INITIAL SET-UP ON FIRST BOOT

Raspberry Pi board

When you power up a Raspberry Pi for the first time you are presented with a menu of optional actions that you can take to make changes to its basic configuration. You can make as many or as few of these changes now, or return later by re-running the script, or by making the changes manually. To re-run the script later, type


sudo raspi-config

A typical menu is shown below. The format changes periodically but you'll need to work through each top-level menu item to find the settings you want to change.

raspi-config main menu

Almost Certainly

  1. 1 - Password
  2. N1 - Hostname
  3. N2 - WiFi settings
  4. B1 - Boot into GUI or command line

Possibly

  1. P1 - Camera
  2. P2 - Enable SSH
  3. P4 - Enable SPI interface
  4. P5 - Enable I²C interface

Each menu item is discussed below:

Step 1

info provides a little more information about this set-up tool.

Step 2

expand_rootfs makes a change to the root filesystem so that it will expand to use any unallocated space on the SD card. This change will occur when the Pi reboots.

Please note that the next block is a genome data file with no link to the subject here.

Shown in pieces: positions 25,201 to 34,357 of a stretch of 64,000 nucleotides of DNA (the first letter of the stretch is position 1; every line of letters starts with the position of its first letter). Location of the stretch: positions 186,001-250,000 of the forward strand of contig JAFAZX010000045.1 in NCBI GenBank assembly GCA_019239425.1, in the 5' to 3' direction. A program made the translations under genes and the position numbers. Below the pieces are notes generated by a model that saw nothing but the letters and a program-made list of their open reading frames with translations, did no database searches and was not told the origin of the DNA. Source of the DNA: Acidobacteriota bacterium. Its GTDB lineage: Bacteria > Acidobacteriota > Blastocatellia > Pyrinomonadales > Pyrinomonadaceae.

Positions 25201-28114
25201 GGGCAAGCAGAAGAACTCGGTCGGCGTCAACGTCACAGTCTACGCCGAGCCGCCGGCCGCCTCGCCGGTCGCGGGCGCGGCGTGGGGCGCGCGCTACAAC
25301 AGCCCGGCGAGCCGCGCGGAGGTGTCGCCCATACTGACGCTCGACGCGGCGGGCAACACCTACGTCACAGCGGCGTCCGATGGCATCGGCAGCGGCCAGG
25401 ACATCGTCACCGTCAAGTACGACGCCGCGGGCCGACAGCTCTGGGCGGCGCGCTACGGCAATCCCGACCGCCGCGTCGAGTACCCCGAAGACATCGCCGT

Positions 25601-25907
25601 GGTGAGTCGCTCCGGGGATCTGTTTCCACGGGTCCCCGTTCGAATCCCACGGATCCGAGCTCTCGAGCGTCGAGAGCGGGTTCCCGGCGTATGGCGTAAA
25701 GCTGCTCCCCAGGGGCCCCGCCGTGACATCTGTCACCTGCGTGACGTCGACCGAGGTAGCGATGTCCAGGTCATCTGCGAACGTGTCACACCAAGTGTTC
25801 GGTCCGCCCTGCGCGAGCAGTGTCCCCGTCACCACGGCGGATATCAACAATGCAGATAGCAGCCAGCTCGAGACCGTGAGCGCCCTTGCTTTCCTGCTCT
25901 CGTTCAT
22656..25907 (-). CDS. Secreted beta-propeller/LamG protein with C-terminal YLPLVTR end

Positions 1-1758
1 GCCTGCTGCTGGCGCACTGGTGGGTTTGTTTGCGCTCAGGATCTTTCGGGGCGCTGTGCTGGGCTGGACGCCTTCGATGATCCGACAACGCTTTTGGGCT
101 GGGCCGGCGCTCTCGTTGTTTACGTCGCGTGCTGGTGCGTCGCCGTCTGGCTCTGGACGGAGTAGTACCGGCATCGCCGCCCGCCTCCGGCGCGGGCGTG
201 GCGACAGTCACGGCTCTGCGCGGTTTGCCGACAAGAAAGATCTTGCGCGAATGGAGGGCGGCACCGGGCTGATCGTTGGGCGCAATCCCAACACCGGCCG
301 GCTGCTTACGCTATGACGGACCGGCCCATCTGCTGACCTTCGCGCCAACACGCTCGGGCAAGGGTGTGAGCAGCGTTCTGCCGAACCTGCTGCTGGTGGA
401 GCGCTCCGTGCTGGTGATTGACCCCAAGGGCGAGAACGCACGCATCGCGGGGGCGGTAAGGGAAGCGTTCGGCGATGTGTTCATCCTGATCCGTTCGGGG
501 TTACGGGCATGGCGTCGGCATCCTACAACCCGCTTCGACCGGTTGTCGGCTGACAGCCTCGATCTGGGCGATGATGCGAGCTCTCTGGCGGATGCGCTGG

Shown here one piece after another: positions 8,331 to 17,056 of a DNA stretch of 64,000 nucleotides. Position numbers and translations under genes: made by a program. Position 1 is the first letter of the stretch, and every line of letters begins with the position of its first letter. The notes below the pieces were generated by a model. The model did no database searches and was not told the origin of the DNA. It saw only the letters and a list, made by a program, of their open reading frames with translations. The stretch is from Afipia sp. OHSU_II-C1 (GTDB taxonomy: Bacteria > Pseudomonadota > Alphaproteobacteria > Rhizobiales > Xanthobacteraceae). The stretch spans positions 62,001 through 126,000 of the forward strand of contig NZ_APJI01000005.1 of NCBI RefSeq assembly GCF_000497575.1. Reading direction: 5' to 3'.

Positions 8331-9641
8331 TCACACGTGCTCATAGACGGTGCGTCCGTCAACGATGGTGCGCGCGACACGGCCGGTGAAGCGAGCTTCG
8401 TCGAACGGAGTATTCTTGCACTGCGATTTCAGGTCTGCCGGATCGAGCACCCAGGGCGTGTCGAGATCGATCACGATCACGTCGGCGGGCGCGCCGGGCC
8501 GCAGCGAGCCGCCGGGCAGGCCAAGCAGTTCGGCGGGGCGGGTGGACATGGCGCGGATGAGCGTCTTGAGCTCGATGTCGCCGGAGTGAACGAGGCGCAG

Step 3

overscan controls how the video picture is displayed on your monitor and this option allows you to enable or disable it.

Step 4

configure_keyboard allows you to choose the type of keyboard you are using. A list of different keyboard types and layouts are shown and you need to choose the one that best matches yours.

Step 5

change_pass lets you change the password for the user "pi".

Step 6

change_locale lets you change the system's locale setting. This sets the language and character encoding to be used. The default is en_GB.UTF-8.

Step 7

change_timezone lets you change the system's timezone. By default it is UTC.

Step 8

memory_split lets you change how the memory is split between main system and the GPU.

Step 9

overclock lets you change the processor's running frequency. Increasing the frequency can damage the processor permanently.

Step 10

ssh enables or disables ssh. Enabling ssh will allow you to connect to your Pi from another ssh-enabled computer - this could be a Pi, Linux system, PC, iPhone or any device that will run ssh and can connect to your Pi using Ethernet. ssh replaces the original telnet which was insecure and is now deprecated.

Step 11

boot_behaviour lets you choose whether to start the X-Windows application and display the GUI or leave you at the command prompt. If you choose to remain at the command prompt, you can always starts X-Windows with the startx command.

Step 12

update lets you bring your Pi software up to date before you start using it.